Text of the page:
WASHINGTON -- The "war on women" is making its way into the Missouri U.S. Senate race, where GOP candidate Sarah Steelman was dinged by Missouri Democrats on Monday for saying she didn't know what the Violence Against Women Act (VAWA) was in response to a voter's question about it.
The exchange happened last weekend, according to the Springfield News-Leader, and was posted online by the Missouri Democratic Party. Below is an excerpt from the conversation between Steelman and the man who approached her about the issue (as well as a woman standing nearby who jumps in with the correct name of the law):
MAN: Have you heard about the woman's violence act or something like that is working through the House?
STEELMAN: I'm not sure what that is because I'm not serving right now. ...
WOMAN: Violence Against Women Act. ...
MAN: You haven't really heard about it?
STEELMAN: No. Not really.
Caitlin Legacki, spokesman for the Missouri Democratic Party, said the exchange "underscores how ill-equipped [Steelman] is to serve in public office."
Steelman, the former state treasurer of Missouri, is running against Rep. Todd Akin (R-Mo.) and businessman John Brunner in the Republican Senate primary. The winner will face off against Sen. Claire McCaskill (D-Mo.).
Steelman's campaign quickly put out a statement, clarifying that the candidate is open to the Republican version of the law's reauthorization.
"Everyday, President Obama and Senator McCaskill are making it harder for working mothers and women of all ages to find a good paying job. They continue to dictate to our families how they should live, stripping them of opportunities and freedom," said Steelman.
"Of course I am for stopping violence against women," she added. "It is unfortunate that the Senate Democrats are making the current re-authorization of Violence Against Women bill into a political football. The Republicans are offering an improved version of the reauthorization bill and I want to review it."
The Senate Judiciary Committee on Feb. 2 approved S. 1925 reauthorizing VAWA, which aims to increase the reporting and prosecution of violence against women. The bill was sponsored by Chairman Patrick Leahy (D-Vt.) and Sen. Mike Crapo (R-Idaho), who is not a member of the committee. Nevertheless, the legislation attracted no GOP support among Judiciary Committee members and was approved by the committee on a party-line vote of 10-8. The act has been reauthorized twice before and Leahy's office said this was the first time it didn't receive bipartisan backing from the committee.
The measure now has a total of 61 cosponsors, including eight Republicans.
The Leahy-Crapo reauthorization would increase the emphasis on reducing domestic homicides and sexual assault, strengthen housing protections for domestic violence victims and focus more on the high rates of violence among teens and young adults. Some Republicans are objecting to it, however, because it extends protections to LGBT individuals who have been victims of domestic violence, allows more battered undocumented immigrants to obtain visas and expands the authority of Native American tribes to prosecute crimes.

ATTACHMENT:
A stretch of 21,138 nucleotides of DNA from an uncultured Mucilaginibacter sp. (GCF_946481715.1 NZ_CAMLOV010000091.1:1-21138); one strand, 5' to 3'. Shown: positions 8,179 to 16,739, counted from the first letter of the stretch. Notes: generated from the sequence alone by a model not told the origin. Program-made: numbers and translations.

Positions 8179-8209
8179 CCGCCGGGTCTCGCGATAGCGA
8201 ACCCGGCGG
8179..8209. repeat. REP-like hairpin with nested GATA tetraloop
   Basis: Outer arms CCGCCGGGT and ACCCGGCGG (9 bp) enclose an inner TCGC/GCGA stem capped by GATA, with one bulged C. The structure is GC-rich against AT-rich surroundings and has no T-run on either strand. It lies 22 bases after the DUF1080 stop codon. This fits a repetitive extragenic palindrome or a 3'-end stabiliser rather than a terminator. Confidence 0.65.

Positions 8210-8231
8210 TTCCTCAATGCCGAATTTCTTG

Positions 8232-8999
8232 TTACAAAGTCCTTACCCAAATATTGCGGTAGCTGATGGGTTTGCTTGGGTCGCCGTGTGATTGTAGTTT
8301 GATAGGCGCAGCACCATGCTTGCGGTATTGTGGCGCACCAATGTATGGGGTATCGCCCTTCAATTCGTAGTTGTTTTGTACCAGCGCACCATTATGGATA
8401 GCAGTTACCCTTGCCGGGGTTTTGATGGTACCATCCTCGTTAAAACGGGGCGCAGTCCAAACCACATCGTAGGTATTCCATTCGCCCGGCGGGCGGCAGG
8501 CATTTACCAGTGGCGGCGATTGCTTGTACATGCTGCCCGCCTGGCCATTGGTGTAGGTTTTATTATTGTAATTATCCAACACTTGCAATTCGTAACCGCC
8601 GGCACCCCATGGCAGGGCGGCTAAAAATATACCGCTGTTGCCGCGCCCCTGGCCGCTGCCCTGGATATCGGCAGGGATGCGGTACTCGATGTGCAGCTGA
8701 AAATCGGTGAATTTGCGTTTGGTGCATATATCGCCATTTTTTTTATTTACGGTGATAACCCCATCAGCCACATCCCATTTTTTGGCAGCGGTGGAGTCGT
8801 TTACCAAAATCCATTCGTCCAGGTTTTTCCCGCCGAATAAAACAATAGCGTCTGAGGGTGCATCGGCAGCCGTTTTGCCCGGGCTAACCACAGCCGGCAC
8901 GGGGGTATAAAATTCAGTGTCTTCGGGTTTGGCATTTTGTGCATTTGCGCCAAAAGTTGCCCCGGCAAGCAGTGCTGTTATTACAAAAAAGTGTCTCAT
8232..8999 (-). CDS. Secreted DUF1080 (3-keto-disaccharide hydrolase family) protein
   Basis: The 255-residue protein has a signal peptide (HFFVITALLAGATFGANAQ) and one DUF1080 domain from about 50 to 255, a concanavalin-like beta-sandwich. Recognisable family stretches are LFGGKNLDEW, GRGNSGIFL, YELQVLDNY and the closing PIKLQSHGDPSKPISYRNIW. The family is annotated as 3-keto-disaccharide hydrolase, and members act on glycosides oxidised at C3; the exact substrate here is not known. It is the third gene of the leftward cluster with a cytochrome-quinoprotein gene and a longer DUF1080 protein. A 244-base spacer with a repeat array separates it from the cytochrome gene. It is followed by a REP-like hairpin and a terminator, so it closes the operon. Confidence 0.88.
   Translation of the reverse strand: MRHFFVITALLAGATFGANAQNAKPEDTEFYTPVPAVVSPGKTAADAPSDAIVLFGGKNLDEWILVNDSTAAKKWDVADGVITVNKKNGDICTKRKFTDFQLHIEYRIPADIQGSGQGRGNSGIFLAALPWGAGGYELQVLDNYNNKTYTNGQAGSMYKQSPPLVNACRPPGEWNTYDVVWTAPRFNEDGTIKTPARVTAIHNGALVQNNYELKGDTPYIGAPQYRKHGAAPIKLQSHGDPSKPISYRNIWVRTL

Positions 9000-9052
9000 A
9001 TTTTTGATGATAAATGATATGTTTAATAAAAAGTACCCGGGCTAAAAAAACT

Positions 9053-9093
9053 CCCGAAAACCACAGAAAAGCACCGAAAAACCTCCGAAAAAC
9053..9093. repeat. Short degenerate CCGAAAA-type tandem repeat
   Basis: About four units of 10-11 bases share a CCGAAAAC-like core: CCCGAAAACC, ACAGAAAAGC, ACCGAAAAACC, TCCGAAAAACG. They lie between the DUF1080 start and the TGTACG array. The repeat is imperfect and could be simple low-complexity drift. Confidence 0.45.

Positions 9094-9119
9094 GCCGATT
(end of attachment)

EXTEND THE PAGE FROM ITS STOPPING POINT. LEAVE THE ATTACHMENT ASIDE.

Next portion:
A group of Republicans in the House and Senate is working to write a GOP alternative reauthorization bill.
VAWA's reauthorization has taken center stage as Democrats try to portray Republicans as out of touch with the concerns of female voters. Four years ago, GOP presidential candidate Mitt Romney, like Steelman, said he wasn't "familiar with" VAWA, but he recently said he supports it and "hopes it can be reauthorized without turning it into a political football."
UPDATE: 5:30 p.m. -- Spokesmen for both Akin and Brunner, Steelman's GOP rivals, told The Huffington Post the candidates would support some version of VAWA's reauthorization.
Brunner's campaign said he is in favor of an alternative Republican version of the bill.
"John supports reauthorizing the original act, yes," said spokesman Jon Seaton. "Our understanding is that Senator [Kay Bailey] Hutchison will be offering legislation to this effect, and John supports that initiative."
Akin voted for a previous reauthorization of VAWA, said his communications director, Steve Taylor.
"Congressman Akin voted for HR 3402 in Dec 2005 which included a reauthorization of the act, which I believe was signed by the President in 2006," Taylor said. "That said this version caries new and different provisions which will have to be looked at closely, including compliance with DOMA [Defense of Marriage Act] and issues of specialty visas."Ariel Edwards-Levy contributed reporting.